Justin: First up Buddy, we are looking at conferences for 2019. We’ve had a great conference year in 2018, we’re looking to expand that in 2019 and I wanted to ask our listeners; are there any that they think we should be attending? So if you’re listening to this and you think we should attend a particular conference in 2019 please leave a comment, send us an email or send us a tweet on Twitter. We would like to hear from you. The one conference we know we are attending in April will be the Dynamite Circle Austin event. That will be April 5th to the 7th. This is for DCers only so unfortunately, we can’t invite our audience. We might be able to do some sort of side thing, maybe a dinner or something with anyone who happens to be in town or around that wants to meet up.
Joe: Yeah. We’re gonna be doing a lot of travel in late March and April so hopefully, we will be coming to a town near you.
Justin: It’s just rare that both you and I are in the same city in the US at the same time, so we should probably do something to capitalize on that.
The other thing I should mention, this is a bit of a bummer, but we had some bigger seven-figure deals fall through recently and we were working on these deals and working on these deals for a number of months and has some bad luck, like multiple fell through at the same time, which I don’t know what that means, it just sucks. It’s a bummer. We weren’t happy about it because we were really hoping we’d be able to close those deals either this month or next…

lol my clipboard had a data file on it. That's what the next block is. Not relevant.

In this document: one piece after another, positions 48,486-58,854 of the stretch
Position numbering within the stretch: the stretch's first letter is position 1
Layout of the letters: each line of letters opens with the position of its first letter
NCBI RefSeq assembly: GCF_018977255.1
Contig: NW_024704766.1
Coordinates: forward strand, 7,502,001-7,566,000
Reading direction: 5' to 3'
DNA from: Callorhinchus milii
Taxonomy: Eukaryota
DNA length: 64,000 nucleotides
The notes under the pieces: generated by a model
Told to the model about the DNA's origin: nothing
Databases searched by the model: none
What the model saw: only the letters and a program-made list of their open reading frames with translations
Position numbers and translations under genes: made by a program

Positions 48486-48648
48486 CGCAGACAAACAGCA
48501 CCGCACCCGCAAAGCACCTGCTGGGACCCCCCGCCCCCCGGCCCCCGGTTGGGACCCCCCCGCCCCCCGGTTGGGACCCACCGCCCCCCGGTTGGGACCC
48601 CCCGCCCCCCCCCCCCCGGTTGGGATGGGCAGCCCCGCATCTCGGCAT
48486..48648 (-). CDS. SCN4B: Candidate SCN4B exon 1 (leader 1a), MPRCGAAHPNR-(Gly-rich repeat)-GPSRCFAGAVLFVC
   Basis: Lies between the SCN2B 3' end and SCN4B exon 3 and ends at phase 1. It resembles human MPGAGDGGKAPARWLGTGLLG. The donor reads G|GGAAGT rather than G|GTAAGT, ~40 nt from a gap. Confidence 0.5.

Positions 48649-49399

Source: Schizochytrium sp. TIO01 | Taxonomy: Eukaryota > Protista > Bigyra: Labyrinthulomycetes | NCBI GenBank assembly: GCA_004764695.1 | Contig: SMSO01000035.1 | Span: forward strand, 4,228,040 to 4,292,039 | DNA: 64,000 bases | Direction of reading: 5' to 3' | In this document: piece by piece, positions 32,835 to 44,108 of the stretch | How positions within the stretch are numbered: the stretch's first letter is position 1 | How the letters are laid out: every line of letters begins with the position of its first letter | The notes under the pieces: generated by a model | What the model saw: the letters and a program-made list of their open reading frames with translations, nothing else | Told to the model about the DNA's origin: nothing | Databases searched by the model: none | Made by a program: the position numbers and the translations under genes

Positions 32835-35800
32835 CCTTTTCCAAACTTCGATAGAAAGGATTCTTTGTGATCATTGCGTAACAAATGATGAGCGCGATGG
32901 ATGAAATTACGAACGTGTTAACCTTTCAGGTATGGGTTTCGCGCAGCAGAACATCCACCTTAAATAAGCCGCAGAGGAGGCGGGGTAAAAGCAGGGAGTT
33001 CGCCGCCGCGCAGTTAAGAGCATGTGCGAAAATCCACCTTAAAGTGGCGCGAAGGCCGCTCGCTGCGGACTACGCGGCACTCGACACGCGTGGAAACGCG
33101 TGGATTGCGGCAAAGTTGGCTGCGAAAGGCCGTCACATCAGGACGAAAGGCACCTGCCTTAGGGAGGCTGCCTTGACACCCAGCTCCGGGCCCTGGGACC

Joe: It sucks when in comparison to the first half of the year when we closed some seven-figure deals with ease and now ran into a little bit more of a struggle with them in the latter half of the year. It’s interesting I think to consider that and see what the reasons for that is, whether we just got unlucky or not, I’m unsure, the jury is still out but I’m sure we’ll figure it out and be back at it.
Justin: Yeah we’re digging into that now trying to do a recap of what went wrong, what we can fix, what we can’t fix, what’s out of our control, so we’ll definitely share our thoughts with you on that as we get them.
There are still lots of listings to choose from though. We’ve got over a hundred listings currently available, and they range from 38,000 to 2.9 million, so if you’re interested in buying a business we definitely have some inventory on our marketplace. More than we’ve ever had before.